Also from the topic (about polyester ripstop and mylar streamer tails):


To be able to offer variation and give the indoor kiting some an extra show element I made streamers from a metallized mylar film rescue blanket. To make the streamers from (hot cut) polyester ripstop would have taken too long time for me to meet any deadline. The first streamer was 3.5cm (1.4inch) wide, but affected the kite too much – it became difficult to turn the kite from the side where the streamer was connected (when connected to a wing tip). The second (“working”) streamer I made was therefore narrower, 2cm (0.8inch) wide – This streamer had much less effect on the kite. Both streamers were 6.3m (21foot) long. The cut segments (just from sliding a sharp pair of scissors forward) from the rescue blanket were connected with patches of double sided tape. I was careful not to leave any part of the double sided tape patches exposed but was carefully covered with mylar.


A mylar rescue blanket streamer of dual use. It worked well both connected to one side of the Rev Indoor and to an RC plane. Visibility was slightly higher when in motion when “dynamically” reflecting the light from the indoor lighting.

I noticed that the father and son “temporary indoor neighbours” (piloting a RC plane) in the indoor flying event were in a playful mood, when they tried to to tow a smaller plane. I then offered to lend out the streamer which they accepted. They got so fond of it so they continued to use it for the rest of the evening. Moving the streamer from the tail of the plane closer to the wings affected the control of the plane less they found.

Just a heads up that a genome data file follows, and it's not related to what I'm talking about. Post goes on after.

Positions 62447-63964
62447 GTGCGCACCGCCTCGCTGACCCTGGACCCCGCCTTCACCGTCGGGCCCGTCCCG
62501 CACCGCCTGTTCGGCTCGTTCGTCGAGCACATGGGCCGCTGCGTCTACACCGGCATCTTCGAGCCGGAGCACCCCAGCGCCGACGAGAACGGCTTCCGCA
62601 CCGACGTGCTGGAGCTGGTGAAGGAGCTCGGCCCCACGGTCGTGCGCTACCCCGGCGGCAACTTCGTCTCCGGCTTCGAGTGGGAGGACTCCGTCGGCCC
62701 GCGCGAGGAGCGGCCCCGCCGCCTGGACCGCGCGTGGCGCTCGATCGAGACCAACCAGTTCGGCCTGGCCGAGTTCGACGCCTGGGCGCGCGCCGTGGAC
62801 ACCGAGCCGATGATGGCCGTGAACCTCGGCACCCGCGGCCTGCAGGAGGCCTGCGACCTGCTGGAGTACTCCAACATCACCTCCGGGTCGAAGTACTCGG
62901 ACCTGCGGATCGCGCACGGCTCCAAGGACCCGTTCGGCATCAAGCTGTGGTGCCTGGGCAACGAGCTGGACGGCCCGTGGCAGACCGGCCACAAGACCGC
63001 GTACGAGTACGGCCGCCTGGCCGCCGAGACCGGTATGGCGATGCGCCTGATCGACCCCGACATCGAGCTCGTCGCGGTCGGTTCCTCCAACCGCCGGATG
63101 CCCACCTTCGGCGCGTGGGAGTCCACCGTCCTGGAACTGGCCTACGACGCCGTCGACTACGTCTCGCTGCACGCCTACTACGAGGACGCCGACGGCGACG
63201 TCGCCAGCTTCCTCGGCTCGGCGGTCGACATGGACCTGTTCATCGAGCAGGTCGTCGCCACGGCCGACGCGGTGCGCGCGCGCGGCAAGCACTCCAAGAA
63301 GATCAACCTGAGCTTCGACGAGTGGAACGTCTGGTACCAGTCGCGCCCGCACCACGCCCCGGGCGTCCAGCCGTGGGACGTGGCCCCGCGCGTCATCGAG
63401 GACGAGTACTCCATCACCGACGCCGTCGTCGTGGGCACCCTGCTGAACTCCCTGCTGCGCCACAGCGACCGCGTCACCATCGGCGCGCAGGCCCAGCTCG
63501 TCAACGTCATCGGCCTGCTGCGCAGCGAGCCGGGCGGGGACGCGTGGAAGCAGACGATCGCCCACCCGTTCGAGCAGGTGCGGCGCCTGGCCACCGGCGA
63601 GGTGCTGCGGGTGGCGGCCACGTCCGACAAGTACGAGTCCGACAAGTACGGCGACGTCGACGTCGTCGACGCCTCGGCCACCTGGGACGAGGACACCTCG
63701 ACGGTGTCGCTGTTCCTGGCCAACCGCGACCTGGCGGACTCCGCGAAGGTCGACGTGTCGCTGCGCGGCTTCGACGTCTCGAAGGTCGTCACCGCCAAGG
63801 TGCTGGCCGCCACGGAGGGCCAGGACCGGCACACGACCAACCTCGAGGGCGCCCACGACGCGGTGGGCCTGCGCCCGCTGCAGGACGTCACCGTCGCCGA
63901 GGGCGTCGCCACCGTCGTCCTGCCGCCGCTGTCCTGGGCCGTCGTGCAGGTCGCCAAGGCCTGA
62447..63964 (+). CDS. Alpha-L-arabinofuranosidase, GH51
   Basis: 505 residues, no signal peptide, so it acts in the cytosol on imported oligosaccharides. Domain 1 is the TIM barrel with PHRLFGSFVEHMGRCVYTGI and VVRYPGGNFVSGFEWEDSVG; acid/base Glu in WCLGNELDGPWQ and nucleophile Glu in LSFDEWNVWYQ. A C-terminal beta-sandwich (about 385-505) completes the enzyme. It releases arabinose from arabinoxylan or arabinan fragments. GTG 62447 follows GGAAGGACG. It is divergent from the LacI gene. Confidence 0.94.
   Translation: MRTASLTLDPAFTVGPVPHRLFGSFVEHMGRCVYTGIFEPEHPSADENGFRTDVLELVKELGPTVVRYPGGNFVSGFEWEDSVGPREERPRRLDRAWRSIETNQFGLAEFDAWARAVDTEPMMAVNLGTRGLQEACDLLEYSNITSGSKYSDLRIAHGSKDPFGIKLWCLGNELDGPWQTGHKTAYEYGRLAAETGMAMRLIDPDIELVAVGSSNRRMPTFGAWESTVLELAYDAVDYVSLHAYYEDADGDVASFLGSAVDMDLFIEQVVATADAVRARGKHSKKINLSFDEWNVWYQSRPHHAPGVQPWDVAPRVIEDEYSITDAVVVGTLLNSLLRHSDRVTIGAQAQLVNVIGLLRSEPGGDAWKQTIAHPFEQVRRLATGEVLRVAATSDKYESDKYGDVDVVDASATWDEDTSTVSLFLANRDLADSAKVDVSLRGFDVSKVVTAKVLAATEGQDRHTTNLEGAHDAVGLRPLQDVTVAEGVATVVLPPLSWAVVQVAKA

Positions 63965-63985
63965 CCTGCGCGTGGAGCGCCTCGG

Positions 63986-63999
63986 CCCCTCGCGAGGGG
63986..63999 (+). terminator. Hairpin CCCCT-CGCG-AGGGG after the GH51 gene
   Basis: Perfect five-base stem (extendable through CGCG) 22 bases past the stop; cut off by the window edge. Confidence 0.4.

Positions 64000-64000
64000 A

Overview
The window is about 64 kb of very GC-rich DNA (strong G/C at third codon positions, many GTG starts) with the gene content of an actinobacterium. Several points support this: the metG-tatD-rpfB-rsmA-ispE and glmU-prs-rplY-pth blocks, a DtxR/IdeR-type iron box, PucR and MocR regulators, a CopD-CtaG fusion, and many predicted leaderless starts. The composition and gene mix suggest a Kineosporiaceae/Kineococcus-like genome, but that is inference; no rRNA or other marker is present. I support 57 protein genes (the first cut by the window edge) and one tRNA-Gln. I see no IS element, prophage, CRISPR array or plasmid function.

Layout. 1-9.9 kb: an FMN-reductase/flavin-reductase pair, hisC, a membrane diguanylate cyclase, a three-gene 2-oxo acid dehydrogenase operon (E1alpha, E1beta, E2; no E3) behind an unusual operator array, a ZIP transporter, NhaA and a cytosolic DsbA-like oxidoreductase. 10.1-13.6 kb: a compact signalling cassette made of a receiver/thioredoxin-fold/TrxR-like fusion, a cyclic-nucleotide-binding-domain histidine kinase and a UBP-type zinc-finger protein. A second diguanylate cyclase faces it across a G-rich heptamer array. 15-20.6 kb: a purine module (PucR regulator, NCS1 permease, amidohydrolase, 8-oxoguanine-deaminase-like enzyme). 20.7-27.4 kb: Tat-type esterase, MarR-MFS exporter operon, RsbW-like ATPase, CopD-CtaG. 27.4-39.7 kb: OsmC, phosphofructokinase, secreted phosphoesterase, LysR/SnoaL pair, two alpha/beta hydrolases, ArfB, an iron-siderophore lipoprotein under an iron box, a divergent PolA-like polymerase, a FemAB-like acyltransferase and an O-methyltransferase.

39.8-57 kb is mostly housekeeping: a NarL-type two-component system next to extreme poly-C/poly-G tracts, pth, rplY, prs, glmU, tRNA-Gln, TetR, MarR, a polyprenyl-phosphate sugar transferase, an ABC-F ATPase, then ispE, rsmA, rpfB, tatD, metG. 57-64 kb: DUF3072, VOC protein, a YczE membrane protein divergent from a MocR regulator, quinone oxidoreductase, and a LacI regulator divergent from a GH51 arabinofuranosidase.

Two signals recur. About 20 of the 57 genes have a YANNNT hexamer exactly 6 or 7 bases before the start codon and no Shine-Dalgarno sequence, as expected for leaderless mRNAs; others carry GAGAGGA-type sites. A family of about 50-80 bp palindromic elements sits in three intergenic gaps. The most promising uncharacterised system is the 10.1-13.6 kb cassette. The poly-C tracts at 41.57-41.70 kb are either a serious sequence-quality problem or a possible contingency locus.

Spreading kite “propaganda” and information

I should not exaggerate the interest for kiting activities at the event, but till the next time I perhaps should be prepared with an indoor glider kite to lend out (I don’t own one – only heard that they should be easy to pilot) and have useful kiting links on a sign or a piece of paper for interested persons. Many of the questions asked tended to be really basic, leaving much to be explained.


Personal progress so far

I have stepped over the threshold, left the need of the isolated forest glade to do the practice in (was the isolated place really necessary?) and want more practice because it feels rewarding – I’m on my quad indoor honeymoon! Frankly after trying a new kiting discipline/variety, I'm proud as a child again. Kiting as an activity has so many aspects to enjoy!

After this two months of Rev Indoor practice (also outdoors) there are naturally and of course many things remaining my practice list (most things actually). Some examples: